Photo ID – Captain Doug Jowett’s Krill fly – don’t laugh to loud, it works.
Striped bass flies are born out of necessity, imagined need and plain creativity.
Sometimes the conditions on the water seem almost impossible to replicate. Matching the hatch appears difficult.
One example of almost impossible situations is mid summer on a very calm ocean when striped bass, bluefish and bluefin tuna are feeding on krill.
Krill are small crustaceans and are found in all the world's oceans. The name krill comes from the Norwegian word krill, meaning young fry of fish. In our Northeast waters we have lobster krill, shrimp krill and crab krill.
Krill are considered an important trophic level connection – near the bottom of the food chain – because they feed on phytoplankton and to a lesser extent zooplankton, converting these into a form suitable for many larger animals for whom krill makes up the largest part of their diet. Most krill species display large daily vertical migrations, thus providing food for predators near the surface during the day. At times they remain on the surface for days on end.
A single krill is difficult to see, but when tens of thousands gather together they can be seen as large globs near the surface being corralled by predator fish. Or there will be scattered krill looking like pollen on the water’s surface. The predators become very selective and usually won’t touch any other offerings from an angler.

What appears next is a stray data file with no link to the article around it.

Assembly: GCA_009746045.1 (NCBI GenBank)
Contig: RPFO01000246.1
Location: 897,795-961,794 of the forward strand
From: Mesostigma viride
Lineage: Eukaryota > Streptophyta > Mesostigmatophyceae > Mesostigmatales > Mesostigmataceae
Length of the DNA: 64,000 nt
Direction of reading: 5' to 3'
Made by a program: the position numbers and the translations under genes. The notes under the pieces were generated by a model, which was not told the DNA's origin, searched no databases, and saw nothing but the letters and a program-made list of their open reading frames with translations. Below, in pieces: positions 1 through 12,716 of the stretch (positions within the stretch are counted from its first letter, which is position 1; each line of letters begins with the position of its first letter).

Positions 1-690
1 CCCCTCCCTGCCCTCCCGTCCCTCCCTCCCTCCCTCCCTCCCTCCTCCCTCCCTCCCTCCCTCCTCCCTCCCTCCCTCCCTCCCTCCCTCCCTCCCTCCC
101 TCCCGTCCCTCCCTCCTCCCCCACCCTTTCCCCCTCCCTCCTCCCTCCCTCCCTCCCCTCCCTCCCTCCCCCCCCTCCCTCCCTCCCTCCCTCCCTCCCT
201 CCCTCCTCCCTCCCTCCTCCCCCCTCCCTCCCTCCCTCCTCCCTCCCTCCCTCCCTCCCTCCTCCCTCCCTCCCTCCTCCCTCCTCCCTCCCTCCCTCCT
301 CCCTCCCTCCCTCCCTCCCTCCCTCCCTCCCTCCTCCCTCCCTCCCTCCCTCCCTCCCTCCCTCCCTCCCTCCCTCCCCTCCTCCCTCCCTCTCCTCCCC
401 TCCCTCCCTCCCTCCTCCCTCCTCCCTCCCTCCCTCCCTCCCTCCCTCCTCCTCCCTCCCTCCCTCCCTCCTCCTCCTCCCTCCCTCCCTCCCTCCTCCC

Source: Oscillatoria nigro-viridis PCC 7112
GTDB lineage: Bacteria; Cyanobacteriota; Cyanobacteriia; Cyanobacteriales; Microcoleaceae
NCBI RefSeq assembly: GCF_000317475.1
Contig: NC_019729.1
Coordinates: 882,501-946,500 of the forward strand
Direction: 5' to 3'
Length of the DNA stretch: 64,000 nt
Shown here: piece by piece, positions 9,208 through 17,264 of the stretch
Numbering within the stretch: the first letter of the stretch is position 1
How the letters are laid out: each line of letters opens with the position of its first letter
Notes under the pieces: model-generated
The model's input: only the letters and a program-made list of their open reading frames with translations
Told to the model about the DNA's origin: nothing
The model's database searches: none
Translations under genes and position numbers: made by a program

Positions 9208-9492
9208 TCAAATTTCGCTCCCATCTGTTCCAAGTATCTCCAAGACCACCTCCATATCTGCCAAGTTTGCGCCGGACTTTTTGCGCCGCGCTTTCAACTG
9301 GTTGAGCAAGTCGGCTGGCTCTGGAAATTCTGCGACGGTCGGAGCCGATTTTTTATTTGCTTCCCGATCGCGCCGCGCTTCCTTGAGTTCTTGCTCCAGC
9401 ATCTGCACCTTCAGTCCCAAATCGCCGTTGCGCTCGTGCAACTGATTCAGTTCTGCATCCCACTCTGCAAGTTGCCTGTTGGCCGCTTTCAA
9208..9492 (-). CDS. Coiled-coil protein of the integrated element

One year I got real lucky using a small shrimp fly, so I realized stripers would take the fly when a krill hatch is on. But how could you actually match the hatch of such a tiny natural and have a hook bold enough to hold stripers?
I eventually came up with the fly pictured with this article. I was so embarrassed about its sophomoric look, I never exposed it to anyone but my finest and trusted customers who all laughed until it worked for them. The first fish I caught on the krill fly was a 26 pound bluefin tuna.
Last spring on Cape Cod we had a small cookout with a few light tackle fly guys. During our discussions, the problem of fishing striped bass when they were on krill came up. I mentioned the fly and all were interested. I sent the photo of the fly to the guys and asked them not to laugh.
Mike Rice, a commercial fly tier dba Mud Dog Saltwater Flies of blooded pedigree, wrote back and commented, “Doug- I like that. It’s brilliant actually”.
So, for the first time, I present the krill fly for public consumption. To my knowledge there is no other krill fly out there. Remember, this is a specialty fly which only produces when fish are feeding on krill, usually late summer and early fall in our Northeast waters.
Big stripers and blues will look like sipping trout, just rolling softly on their prey. While fishing the krill fly, use a floating line and leader, keep a tight line and move it painfully slow. When a fish shows to take the fly, wait for it to turn on the fly before setting the hook.
I use 1/0 and 2/0 TMC – 600SP hooks for stripers and 5/0 for small tuna. The tie is simple. Tie a few overhand knots into a clump of rainbow crystal flash, fold material over the hook and tie in with clear thread and then bow tie it back over the hook. Several bunches tied in randomly complete the fly. Coat the inside areas of the clumps with Softex or thinned Goop to provide separation and form. Form is not exactly the term for this fly because it has no defined form.